Newscrest Mining announce first loss in over a decade: gold's in trouble

Net loss of US$5.77 bn

The largest gold miner in Australia has reported a net loss of US$5.77 bn for the 2013 financial year, thanks to a massive $6.22 billion writedown in the value of its assets. Gold prices have fallen by nearly 30 per cent since January to a low in June of $1,180 per troy ounce, forcing Newscrest to curtail gold production at its most expensive mines and reassess the value of its assets.

Without the writedowns, underlying earnings stood at $451m, down from $1.11 bn last year, showing just what trouble gold miners are in globally. Adding to the company’s woes, Moody’s ratings agency downgraded Newscrest to Baa3, the lowest investment grade, and said the company could yet be in line for a further cut.

Production stood at 2.1m ounces for the year to June, 8 per cent lower than last year, thanks in part to the tumbling gold price, and to a series of disruptions at its mines in Australia, Indonesia, Ivory Coast and Papua New Guinea. The company is forecasting only a marginal increase to 2.3m ounces for 2014 and refused to forecast production beyond next year, citing market volatility.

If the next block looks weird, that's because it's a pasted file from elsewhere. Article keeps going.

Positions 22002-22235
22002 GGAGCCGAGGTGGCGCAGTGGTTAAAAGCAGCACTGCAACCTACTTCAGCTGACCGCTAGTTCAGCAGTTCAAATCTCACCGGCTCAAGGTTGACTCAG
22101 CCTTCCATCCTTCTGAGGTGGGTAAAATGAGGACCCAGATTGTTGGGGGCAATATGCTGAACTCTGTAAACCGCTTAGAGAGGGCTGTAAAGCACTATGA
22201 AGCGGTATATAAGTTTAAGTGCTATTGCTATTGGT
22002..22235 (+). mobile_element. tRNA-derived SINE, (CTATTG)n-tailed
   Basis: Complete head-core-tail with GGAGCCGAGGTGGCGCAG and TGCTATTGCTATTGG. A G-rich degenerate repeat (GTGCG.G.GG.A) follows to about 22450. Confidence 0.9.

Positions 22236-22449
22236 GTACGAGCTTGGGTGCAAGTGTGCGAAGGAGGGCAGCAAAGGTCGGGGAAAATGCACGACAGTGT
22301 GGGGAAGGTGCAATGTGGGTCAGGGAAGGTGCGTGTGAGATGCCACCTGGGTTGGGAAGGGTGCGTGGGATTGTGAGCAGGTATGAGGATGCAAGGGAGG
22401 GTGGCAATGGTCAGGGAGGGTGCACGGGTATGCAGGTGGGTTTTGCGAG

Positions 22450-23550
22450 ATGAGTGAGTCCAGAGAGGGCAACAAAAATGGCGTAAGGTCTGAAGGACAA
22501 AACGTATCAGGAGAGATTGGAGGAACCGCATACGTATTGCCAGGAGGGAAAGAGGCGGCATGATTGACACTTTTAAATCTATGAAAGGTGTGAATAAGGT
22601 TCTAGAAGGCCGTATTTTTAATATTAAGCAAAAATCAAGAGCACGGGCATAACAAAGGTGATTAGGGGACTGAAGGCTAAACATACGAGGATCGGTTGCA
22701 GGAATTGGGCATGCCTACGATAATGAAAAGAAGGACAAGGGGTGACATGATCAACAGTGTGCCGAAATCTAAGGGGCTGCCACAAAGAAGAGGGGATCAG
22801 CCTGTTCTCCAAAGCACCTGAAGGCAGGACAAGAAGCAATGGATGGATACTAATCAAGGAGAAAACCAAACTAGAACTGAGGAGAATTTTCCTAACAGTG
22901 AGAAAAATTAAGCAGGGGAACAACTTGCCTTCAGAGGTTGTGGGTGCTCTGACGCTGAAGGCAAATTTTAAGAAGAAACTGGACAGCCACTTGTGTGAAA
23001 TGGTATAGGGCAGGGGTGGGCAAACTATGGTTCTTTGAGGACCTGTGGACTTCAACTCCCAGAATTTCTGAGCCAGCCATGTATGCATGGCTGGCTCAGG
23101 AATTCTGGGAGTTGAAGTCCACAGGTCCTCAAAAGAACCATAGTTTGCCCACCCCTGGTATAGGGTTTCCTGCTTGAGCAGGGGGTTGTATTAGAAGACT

Although the wheels have now clearly come off the wagon for Newscrest, the company’s financial health may not have been as good as it has appeared in the past either, with critics accusing the company of selectively briefing analysts as a number of investigations into its financial reporting have been launched.

Indonesian and Australian tax authorities have both placed the company under review, with the Australian investigation looking at six years of financial reports between 2005 and 2011. The Australian Securities and Investments Commission have also begun an investigation after investors appeared to anticipate a major corporate restructure on 7th June.

Newscrest’s trials and tribulations reflect the troubles the global mining industry currently finds itself in, with Barrick Gold last week announcing a second-quarter net loss of $8.56 bn, thanks to $8.7 bn in after-tax impairment charges driven by the declining gold price. The largest slice of the charge came from the Pascua-Lama project on the border of Chile and Argentina, which accounted for $5.1 bn. President and CEO Jamie Sokalsky said: “We are disappointed with the impairment charges for Pascua-Lama and other assets, but we are confident that these assets, some with mine lives in excess of 25 years, will generate substantially more economic benefits over time.”